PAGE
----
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Op-Ed ; Overdose of Coverage

Feb 9, 2007


Ever wonder why health insurance costs so much in Massachusetts?

Well, maybe it has something to do with the fact that every insurance policy in the state must cover all kinds of services deemed unnecessary by many, including in vitro fertilization.

In fact, Massachusetts has 40 of these mandates. Should a resident want a policy that doesn't cover, say, chiropractor visits, sorry - the state has decided that all must have that coverage.

Enthusiasm for universal coverage has swept the nation, with Massachusetts and California leading the way. Maine and Vermont are revising their own systems of expanded coverage, and at least eight other states are pursuing similar reforms.

Certainly, the approximately 47 million uninsured in America is a problem, but the proposals under consideration do little to address the primary reason for the lack of coverage - very expensive insurance. And why are those costs spiraling upward? One reason is government meddling in the market for health insurance, particularly through the imposition of mandates and regulations.

The average state has 36 mandates on an individual policy. And with each mandate, the cost to the consumer goes up. These mandates often stand in the way of making insurance more affordable in the first place.

Just as options on a new car add to the total cost, so too do insurance mandates. If affordability and accessibility are the problems behind the number of uninsured, then why haven't states removed the mandates for those who want to buy a basic policy? It's not just the government's desire to micromanage - it's interest group politics.

Acupuncturists, for example, certainly provide an important service to many individuals. But is it really necessary for everyone to have acupuncture coverage? It would make far more sense to give individuals the freedom to purchase policies that suit their specific needs.

A bill like the Shadegg bill of 2006, if it had passed, would have allowed individuals to buy insurance across state lines. Fans of acupuncture could choose a slightly more expensive policy that covers the prickly treatment, while others who prefer to relieve their pain in other ways could purchase less comprehensive policies, most likely at a lower cost.

The current system guarantees that everyone pays the highest possible price. We are covered for things we don't use. Or if we do take advantage of these mandated benefits, we don't realize the full cost of the benefit because someone else pays. But we all indirectly absorb those costs thanks to higher premiums.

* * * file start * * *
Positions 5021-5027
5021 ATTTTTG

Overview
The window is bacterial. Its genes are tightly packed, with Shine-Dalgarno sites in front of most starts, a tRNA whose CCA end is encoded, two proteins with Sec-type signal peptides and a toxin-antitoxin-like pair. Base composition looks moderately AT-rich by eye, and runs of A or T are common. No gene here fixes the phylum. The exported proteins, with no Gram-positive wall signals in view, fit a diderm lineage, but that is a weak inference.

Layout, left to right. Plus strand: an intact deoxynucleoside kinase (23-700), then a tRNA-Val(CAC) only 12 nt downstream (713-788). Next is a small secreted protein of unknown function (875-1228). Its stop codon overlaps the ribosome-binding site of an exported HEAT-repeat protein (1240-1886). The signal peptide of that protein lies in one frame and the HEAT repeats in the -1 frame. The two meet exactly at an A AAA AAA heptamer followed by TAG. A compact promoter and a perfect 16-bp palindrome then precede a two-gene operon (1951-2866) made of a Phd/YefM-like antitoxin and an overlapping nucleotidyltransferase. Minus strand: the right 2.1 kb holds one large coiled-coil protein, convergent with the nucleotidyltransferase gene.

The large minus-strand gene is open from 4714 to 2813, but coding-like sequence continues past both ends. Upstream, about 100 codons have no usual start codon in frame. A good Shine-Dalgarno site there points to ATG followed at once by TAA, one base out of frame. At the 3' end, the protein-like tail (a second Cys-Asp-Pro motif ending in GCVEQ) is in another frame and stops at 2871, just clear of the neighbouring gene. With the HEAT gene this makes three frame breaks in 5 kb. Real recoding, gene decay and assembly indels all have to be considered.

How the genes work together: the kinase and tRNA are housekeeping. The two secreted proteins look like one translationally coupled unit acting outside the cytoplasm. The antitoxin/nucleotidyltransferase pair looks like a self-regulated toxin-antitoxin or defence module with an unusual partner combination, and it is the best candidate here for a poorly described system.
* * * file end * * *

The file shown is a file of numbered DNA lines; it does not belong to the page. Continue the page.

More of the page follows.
So it should come as no surprise that the universal program placing mandates on employees and individuals - passed in Massachusetts last year - is already destined to fail because it's now prohibitively expensive. Initial estimates for the monthly costs for an individual came in at $380, almost double what the designers predicted. (Companies have been sent back to the drawing boards to come up with policies that may cover less.)

Meanwhile, in California, Gov. Arnold Schwarzenegger has proposed new taxes on doctors, hospitals and employers, while doing nothing to address the high cost of health insurance. Health coverage is often too expensive for small businesses to offer, so a better solution would be to make it more affordable by reducing regulations, not to issue new penalties, and by allowing small employers to build a large risk pool.

Removing mandates from insurance policies may not grab headlines, but such a strategy would be far more effective in expanding coverage and lowering cost.

The conversation about health care reform is long overdue, but it's headed in the wrong direction. Without addressing the high costs of health care, efforts to achieve universal coverage by legislative fiat will fail. Just look at auto insurance. Even though it is mandatory in all but three states, one in seven drivers on our roads remains uninsured. There's a better way to expand health care coverage - through greater purchasing freedom and fewer regulations.

Let's hope Massachusetts learns from its mistakes and opts for a better approach.

Sally C. Pipes is president and CEO of the Pacific Research Institute and author of "Miracle Cure: How to Solve America's Health Care Crisis and Why Canada Isn't the Answer."

(c) 2007 Boston Herald. Provided by ProQuest Information and Learning. All rights Reserved.

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